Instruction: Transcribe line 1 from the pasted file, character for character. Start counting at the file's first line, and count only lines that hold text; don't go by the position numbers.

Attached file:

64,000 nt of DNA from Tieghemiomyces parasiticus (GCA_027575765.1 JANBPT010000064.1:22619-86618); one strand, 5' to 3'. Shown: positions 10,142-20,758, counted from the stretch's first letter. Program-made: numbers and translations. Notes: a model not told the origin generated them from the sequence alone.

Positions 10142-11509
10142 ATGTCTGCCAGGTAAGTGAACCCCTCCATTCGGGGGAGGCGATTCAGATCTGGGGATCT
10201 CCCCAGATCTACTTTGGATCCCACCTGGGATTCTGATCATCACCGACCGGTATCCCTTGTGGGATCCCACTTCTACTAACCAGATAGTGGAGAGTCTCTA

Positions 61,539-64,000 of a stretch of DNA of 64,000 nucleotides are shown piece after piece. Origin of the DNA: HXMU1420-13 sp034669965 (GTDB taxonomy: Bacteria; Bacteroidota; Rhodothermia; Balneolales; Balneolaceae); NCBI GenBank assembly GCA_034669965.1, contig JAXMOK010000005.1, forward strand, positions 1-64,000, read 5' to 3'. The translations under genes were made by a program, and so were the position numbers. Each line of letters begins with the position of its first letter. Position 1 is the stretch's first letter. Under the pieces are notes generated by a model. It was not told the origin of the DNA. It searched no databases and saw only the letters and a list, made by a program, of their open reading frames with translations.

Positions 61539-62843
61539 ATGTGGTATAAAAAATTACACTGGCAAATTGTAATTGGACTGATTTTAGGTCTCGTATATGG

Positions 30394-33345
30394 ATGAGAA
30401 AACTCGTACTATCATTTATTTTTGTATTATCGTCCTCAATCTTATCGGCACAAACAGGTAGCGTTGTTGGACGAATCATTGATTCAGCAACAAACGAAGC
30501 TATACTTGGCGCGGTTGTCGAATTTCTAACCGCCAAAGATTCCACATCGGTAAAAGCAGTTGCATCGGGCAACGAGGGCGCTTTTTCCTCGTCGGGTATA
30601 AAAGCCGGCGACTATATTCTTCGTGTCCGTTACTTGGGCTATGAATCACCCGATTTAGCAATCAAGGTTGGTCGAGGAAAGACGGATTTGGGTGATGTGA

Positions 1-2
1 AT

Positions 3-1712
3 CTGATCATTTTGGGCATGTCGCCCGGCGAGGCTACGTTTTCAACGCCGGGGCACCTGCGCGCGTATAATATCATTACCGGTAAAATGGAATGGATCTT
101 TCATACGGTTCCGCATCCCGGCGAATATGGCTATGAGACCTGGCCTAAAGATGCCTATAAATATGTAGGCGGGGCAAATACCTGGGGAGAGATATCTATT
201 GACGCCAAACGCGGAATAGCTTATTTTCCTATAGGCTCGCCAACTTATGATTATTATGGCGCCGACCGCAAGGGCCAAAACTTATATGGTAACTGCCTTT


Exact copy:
64,000 nt of DNA from Tieghemiomyces parasiticus (GCA_027575765.1 JANBPT010000064.1:22619-86618); one strand, 5' to 3'. Shown: positions 10,142-20,758, counted from the stretch's first letter. Program-made: numbers and translations. Notes: a model not told the origin generated them from the sequence alone.